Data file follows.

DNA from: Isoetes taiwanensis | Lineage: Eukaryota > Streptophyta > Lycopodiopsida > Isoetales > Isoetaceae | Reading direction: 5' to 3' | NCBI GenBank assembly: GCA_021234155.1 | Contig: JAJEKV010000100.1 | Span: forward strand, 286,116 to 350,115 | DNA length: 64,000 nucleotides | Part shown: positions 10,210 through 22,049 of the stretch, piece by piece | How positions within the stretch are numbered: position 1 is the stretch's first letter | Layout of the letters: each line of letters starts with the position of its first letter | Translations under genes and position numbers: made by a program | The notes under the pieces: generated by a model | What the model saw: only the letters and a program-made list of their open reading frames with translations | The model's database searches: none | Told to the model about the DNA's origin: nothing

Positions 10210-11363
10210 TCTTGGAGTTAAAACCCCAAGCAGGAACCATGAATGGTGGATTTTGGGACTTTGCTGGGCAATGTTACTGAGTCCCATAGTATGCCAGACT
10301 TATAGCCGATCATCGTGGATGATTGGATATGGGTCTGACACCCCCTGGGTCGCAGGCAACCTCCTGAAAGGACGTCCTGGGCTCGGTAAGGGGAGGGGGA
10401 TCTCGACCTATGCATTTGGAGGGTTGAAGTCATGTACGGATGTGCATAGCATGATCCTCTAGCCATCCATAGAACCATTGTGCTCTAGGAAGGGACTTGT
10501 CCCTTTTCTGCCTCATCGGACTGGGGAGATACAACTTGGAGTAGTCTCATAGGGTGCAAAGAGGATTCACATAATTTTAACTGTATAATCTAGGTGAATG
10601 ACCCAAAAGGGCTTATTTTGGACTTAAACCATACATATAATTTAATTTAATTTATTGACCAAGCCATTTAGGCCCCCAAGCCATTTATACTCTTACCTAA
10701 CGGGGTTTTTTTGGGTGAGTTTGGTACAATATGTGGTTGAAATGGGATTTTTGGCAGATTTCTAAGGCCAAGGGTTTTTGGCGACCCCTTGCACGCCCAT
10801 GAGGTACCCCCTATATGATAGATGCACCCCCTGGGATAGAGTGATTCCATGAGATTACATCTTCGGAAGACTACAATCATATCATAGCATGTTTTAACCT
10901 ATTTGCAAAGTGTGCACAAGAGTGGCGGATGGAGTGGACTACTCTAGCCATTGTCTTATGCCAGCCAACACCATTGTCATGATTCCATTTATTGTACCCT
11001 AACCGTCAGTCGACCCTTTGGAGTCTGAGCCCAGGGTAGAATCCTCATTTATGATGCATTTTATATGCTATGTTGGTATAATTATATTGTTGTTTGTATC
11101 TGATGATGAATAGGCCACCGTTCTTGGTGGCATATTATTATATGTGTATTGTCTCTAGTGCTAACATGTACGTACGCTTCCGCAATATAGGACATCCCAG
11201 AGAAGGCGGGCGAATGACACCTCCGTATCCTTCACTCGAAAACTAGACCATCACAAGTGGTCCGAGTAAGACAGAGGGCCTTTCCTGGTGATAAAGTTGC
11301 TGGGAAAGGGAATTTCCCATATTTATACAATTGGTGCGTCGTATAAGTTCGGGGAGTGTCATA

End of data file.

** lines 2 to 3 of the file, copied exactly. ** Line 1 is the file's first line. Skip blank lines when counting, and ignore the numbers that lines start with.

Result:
Positions 10210-11363
10210 TCTTGGAGTTAAAACCCCAAGCAGGAACCATGAATGGTGGATTTTGGGACTTTGCTGGGCAATGTTACTGAGTCCCATAGTATGCCAGACT